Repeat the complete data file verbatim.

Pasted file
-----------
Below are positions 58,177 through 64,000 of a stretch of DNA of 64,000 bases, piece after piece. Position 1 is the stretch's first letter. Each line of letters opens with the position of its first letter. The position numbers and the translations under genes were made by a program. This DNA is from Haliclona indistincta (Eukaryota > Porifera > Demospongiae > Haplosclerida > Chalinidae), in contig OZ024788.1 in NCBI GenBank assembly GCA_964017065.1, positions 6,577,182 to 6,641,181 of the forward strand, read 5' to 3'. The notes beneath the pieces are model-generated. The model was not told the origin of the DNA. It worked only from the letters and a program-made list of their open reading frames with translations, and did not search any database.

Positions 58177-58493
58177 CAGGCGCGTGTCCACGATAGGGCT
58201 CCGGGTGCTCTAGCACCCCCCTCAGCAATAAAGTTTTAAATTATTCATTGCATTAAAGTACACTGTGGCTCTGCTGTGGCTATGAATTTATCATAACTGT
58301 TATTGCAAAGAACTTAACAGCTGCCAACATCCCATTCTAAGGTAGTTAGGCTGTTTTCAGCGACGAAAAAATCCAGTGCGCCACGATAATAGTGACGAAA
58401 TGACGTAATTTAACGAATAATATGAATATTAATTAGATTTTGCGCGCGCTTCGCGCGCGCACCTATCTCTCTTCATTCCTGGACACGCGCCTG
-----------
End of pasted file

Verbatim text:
Below are positions 58,177 through 64,000 of a stretch of DNA of 64,000 bases, piece after piece. Position 1 is the stretch's first letter. Each line of letters opens with the position of its first letter. The position numbers and the translations under genes were made by a program. This DNA is from Haliclona indistincta (Eukaryota > Porifera > Demospongiae > Haplosclerida > Chalinidae), in contig OZ024788.1 in NCBI GenBank assembly GCA_964017065.1, positions 6,577,182 to 6,641,181 of the forward strand, read 5' to 3'. The notes beneath the pieces are model-generated. The model was not told the origin of the DNA. It worked only from the letters and a program-made list of their open reading frames with translations, and did not search any database.

Positions 58177-58493
58177 CAGGCGCGTGTCCACGATAGGGCT
58201 CCGGGTGCTCTAGCACCCCCCTCAGCAATAAAGTTTTAAATTATTCATTGCATTAAAGTACACTGTGGCTCTGCTGTGGCTATGAATTTATCATAACTGT
58301 TATTGCAAAGAACTTAACAGCTGCCAACATCCCATTCTAAGGTAGTTAGGCTGTTTTCAGCGACGAAAAAATCCAGTGCGCCACGATAATAGTGACGAAA
58401 TGACGTAATTTAACGAATAATATGAATATTAATTAGATTTTGCGCGCGCTTCGCGCGCGCACCTATCTCTCTTCATTCCTGGACACGCGCCTG